From a massive shock to a diversified recovery
A few weeks after the first containment easing measures, economic activity seems to be picking up in most European countries. However, about two months after China, this gradual and partial recovery will not erase the effects of containment on global growth.
In this context, Coface forecasts that the recession in 2020 (a 4.4% drop in world GDP) will be stronger than that of 2009. Despite the recovery expected in 2021 (+5.1%) – assuming there is no second wave of the coronavirus pandemic – GDP would remain 2 to 5 points lower in the United States, the eurozone, Japan, and the United Kingdom, when compared to 2019 levels.
The lack of a rapid catch-up is mainly due to two issues: persistent uncertainty about the evolution of the pandemic leading to an expected rise in household precautionary savings and cancellation of business investment, and the irrecoverable nature of production losses in some sectors (particularly service activities and raw materials used as fuel). Measures taken by central banks have helped to stabilize financial markets since April, especially those of countries (particularly in Western Europe) that have, so far, contributed to maintaining some companies’ production capacities, mainly by increasing debt. Nevertheless, they are also postponing adjustments in employment and corporate cash flow problems.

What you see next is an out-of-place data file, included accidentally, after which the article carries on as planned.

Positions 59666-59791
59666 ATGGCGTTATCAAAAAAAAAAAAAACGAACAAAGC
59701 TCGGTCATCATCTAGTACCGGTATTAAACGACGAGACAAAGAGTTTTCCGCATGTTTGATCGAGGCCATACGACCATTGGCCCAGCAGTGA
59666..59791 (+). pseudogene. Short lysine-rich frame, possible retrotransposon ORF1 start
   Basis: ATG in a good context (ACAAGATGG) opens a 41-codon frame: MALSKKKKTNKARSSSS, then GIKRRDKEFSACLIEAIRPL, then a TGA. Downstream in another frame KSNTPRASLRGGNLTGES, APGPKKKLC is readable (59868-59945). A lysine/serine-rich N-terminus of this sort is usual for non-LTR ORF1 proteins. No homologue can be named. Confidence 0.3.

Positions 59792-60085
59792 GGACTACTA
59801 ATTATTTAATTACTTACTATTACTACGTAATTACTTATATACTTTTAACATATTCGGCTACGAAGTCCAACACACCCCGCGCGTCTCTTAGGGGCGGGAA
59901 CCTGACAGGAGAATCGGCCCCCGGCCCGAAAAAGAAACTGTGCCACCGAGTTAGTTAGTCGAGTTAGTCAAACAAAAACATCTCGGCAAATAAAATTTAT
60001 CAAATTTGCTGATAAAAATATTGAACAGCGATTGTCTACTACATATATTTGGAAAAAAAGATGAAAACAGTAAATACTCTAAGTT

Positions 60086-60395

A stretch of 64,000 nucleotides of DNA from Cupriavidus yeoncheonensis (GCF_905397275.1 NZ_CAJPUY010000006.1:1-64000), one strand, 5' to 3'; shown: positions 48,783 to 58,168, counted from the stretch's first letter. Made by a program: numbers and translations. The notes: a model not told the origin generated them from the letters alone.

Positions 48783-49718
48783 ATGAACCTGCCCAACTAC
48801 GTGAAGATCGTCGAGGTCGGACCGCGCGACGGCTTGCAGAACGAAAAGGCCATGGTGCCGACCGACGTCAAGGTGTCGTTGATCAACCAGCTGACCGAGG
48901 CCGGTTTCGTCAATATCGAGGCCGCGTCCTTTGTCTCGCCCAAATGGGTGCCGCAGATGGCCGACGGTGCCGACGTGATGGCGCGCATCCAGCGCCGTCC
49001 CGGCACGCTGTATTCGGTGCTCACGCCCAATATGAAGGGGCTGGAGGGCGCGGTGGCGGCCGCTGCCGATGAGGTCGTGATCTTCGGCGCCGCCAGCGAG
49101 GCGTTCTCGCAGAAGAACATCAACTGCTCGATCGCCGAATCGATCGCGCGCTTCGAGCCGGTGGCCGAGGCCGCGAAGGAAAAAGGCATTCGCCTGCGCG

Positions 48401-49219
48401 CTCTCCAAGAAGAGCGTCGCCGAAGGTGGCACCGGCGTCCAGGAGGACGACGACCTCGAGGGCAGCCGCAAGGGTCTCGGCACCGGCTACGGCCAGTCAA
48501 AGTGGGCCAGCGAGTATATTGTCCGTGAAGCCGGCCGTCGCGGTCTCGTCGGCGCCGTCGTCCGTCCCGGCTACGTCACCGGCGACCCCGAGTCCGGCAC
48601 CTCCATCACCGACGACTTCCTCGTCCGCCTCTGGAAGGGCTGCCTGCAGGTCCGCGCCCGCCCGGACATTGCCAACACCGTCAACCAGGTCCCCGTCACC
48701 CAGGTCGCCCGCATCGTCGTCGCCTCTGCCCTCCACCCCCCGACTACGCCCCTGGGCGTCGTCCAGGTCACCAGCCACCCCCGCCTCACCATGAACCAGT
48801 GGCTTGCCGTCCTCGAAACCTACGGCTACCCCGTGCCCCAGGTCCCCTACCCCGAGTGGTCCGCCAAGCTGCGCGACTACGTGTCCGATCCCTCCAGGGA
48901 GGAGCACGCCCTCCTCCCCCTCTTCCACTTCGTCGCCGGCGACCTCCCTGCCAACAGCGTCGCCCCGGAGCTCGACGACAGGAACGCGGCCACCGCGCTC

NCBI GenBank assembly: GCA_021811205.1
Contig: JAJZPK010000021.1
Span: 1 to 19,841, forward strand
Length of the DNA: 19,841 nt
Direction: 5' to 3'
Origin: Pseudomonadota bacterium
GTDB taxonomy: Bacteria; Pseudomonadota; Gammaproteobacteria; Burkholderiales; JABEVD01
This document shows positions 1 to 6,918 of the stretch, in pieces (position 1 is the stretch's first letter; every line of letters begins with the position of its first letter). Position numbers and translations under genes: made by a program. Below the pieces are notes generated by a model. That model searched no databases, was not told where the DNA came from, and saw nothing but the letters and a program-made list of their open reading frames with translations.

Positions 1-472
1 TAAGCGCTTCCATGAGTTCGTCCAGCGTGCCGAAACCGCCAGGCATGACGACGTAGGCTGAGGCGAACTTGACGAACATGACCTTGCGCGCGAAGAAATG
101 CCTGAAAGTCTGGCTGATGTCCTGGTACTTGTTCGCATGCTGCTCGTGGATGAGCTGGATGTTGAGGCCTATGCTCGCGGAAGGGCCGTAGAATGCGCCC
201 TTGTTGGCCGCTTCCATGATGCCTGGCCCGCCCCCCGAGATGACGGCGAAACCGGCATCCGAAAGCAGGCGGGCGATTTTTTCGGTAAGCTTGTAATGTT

Corporate insolvencies set to increase by one third worldwide between now and 2021, compared to 2019
Despite the public support measures, the rise in business failures already highlighted in the previous Coface barometer (Q1 2020) will likely affect all of the main mature economies: United States (+43%), United Kingdom (+37%), Japan (+24%), France (+21%), and Germany (+12%). However, many emerging economies (+44% in Brazil, +50% in Turkey) will also be affected by the economic consequences of lockdown measures, as well as the fall in tourism revenues, expatriate workers' remittances, and revenues linked to the exploitation of commodities, of which prices have fallen.
In addition to transport, the pandemic further weakens sectors that were already vulnerable last year: automotive, metals, retail, and textile-clothing
This sharp rise in insolvencies reflects an increase of short-term corporate credit risk (6 to 12 months). This rise in country risk, as assessed by Coface (using macroeconomic, financial and microeconomic data), is reflected by 71 Country Risk Assessment downgrades, i.e. slightly more than 40% of the economies covered worldwide. In terms of Sector Risk Assessments, around 40% of the 13 business sectors in 28 countries assessed by Coface (representing 88% of global GDP) have been downgraded. Unsurprisingly, transport is the most affected sector in the current context, followed by automotive and retail, which were already in a weak position last year. At the other end of the spectrum, pharmaceuticals and, to lesser extent, agri-food and ICT are the most resilient.